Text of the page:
Movie review: ‘Prom Night’

With yesterday’s review of “Terror Train” (click here to read it), I’ll stick on the Jamie Lee Curtis theme today with her other horror flick from 1980, “Prom Night.” The plot has the basic, similar component of high schoolers targeted by a killer, but “Prom Night” stands out like “Terror Train” in that  it has: a creative plot, some character development and an expected twist to the killer’s identity (but done well). If you can take some blood – but not the gut-wrenching gore of today’s horror films – you’ll like “Prom Night” if you haven’t seen it. I caught it on a cable movie channel recently and it’s a blast from the past you should consider experiencing.

(1980; 92 minutes; rated R; directed by Paul Lynch and starring Leslie Nielsen, Jamie Lee Curtis and Casey Stevens)


(NOTE: I expanded with review with some additional opinion, additional trivia and the updating of links on Aug. 20, 2016.)

From 1978 through 1980, Jamie Lee Curtis was crowned the “Scream Queen” for her work in four films: the ultimate horror classic “Halloween” (click here for my review) as well as “The Fog,” “Terror Train,” and “Prom Night.” All were good, although I’d rank “The Fog” last, but “Prom Night” holds its own with “Terror Train” and is a pretty solid horror flick by any yardstick.


Curtis was coming off five appearances on TV when she made “Halloween.” After that she did two more TV stints (including a great episode of “The Love Boat” – click here for my opinion about that series – with her real-life mother Janet Leigh) before the three other horror flicks came out. Curtis set the standard as the vulnerable but tough and tough-minded heroine who can take on any savage killer.

Prom Night” opens with a group of 10-year-olds playing in an abandoned building. They’re playing a hide-and-go-seek game called “killer.” One little girl, who was left to play by her brother, gets frightened as the other four kids come at her and she falls through a window and is killed. A shadow falls over her body and soon the film is six years later on prom night.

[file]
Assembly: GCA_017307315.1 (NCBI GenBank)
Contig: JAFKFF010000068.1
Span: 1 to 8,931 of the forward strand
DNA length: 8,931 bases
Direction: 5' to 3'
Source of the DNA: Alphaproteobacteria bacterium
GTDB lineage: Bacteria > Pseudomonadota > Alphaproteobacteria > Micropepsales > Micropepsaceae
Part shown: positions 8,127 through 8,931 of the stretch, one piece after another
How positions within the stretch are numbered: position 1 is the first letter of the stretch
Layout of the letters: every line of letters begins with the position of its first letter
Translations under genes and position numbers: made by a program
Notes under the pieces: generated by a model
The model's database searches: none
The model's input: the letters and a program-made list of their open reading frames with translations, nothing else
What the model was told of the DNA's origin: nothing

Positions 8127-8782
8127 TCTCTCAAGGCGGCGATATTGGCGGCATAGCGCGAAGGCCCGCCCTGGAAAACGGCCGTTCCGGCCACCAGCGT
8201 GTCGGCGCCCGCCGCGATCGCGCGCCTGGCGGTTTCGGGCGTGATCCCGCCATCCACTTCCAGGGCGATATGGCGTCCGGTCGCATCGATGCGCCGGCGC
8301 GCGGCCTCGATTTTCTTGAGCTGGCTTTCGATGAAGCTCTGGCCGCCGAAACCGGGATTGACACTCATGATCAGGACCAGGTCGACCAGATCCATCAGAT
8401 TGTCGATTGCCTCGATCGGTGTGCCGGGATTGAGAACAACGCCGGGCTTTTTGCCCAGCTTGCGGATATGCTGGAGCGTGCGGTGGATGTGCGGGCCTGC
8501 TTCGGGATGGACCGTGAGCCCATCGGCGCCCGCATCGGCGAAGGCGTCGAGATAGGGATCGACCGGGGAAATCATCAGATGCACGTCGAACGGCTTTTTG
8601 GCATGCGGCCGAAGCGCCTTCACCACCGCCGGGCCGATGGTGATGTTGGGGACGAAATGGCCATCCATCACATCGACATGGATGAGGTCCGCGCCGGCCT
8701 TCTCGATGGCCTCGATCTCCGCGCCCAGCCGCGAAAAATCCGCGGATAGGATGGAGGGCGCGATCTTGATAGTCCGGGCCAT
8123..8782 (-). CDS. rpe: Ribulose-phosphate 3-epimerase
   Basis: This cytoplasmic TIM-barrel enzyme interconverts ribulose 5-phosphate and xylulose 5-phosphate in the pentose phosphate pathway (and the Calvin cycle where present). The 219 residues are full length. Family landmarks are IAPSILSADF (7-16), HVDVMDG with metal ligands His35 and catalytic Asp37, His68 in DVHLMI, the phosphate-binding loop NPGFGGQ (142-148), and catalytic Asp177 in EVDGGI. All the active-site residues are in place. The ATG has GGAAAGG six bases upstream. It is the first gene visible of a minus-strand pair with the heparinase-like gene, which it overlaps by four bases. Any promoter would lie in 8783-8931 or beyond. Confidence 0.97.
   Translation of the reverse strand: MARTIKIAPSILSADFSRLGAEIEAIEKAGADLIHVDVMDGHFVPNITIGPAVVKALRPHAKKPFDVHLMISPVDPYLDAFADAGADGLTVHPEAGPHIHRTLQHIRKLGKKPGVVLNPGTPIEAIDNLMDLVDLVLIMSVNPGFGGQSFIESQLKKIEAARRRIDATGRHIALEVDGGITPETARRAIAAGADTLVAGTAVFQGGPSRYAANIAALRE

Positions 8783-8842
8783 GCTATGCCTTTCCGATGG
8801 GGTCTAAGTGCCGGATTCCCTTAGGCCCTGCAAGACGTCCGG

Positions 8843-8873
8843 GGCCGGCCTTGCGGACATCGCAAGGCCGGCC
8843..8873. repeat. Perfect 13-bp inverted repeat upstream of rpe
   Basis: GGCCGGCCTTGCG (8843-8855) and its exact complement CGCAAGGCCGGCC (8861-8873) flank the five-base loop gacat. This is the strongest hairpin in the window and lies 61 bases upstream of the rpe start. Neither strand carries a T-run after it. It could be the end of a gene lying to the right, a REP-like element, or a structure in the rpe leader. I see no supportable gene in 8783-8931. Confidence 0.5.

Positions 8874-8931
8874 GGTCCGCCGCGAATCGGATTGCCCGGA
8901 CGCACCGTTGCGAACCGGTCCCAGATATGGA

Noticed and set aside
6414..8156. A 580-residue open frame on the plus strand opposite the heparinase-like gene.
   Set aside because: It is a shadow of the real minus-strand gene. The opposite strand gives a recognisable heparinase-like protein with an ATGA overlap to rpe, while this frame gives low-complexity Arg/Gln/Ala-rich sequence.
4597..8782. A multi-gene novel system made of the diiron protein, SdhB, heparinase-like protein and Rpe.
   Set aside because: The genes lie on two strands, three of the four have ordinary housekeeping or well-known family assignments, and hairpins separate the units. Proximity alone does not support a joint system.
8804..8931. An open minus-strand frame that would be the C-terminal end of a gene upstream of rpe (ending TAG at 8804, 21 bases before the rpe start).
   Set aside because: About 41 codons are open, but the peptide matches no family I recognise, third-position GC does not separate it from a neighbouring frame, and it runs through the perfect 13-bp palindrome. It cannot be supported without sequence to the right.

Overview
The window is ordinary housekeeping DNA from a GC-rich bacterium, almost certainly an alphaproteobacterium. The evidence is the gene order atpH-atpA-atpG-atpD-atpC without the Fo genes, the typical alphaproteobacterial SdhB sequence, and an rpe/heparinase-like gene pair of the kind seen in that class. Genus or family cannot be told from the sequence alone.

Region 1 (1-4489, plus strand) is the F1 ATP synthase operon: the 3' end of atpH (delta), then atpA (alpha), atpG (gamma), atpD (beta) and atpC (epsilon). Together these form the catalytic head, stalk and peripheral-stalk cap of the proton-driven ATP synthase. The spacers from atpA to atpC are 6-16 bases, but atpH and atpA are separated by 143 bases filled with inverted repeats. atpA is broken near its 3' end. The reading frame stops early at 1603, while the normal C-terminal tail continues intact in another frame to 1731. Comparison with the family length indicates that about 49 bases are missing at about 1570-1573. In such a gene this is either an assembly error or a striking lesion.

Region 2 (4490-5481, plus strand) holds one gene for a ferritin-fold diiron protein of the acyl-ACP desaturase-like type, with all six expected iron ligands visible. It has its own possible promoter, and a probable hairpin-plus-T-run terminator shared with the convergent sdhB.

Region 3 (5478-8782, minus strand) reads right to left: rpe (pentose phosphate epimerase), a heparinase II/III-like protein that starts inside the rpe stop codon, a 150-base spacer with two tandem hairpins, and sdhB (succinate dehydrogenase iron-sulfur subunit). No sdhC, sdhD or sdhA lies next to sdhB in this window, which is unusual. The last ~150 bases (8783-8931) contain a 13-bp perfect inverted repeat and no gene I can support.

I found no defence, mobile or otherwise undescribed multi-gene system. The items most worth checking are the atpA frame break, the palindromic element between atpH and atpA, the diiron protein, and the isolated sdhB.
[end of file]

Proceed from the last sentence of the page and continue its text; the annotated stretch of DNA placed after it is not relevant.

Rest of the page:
Curtis is the dead girl’s sister and she and her brother are the children of their high school’s principal (played by veteran actor Leslie Nielsen). The unknown killer begins phoning the four now nearly adult kids responsible the girl’s death (I never realized until I watched this one again how much more dramatic dialing a rotary phone is over punching out some numbers on a digital one) and things are just beginning to wind up.

Next up for everyone is the film tossing out the red herrings: the creepy new school maintenance man; the boy-girl courtship gone awry; tough high school dude gets a reason for revenge; and a sex maniac arrested the night of the little girl’s death (oh, by the way, he was disfigured by a fire in his arrest) has returned to town and killed once already. Who is it? Well, you’ll figure it out long before the ending if you’ve seen any more than three of this genre.

Here’s a look at some of the principal cast:

  • Two-time Golden Globe winner (not for this one) Curtis plays “Kim Hammond” here and is basically herself as the tough heroine here. She’s the good person who is loyal and has the spine to stand up to anyone. You just know that she’s in command and will be in the right place at the right time at the end. Jamie Lee graduated from horror with some steamy scenes in “Love Letters” and “Grandview, U.S.A.” and has also been in “Freaky Friday” and “Christmas with the Kranks” as well as blockbusters such as “Trading Places” (click here for my review) and she got her film Globe for the action great “True Lies” with Arnold Schwarzenegger (click here for my review).
  • The character that gives the killer as good a run for his money as Jamie Lee is “Wendy Richards,” who is played by Anne-Marie Martin (she was using her real name of Eddie Benton – yes, her real name is Edmona ‘Eddie’ Benton – in the credits for this one). Martin, while vengeful and shallow, is one tough individual but falls victim because … well, because the movie couldn’t have her take out the homicidal maniac even though her character earned that honor. Martin has also been in a string of TV shows and a film called “The Boogens.”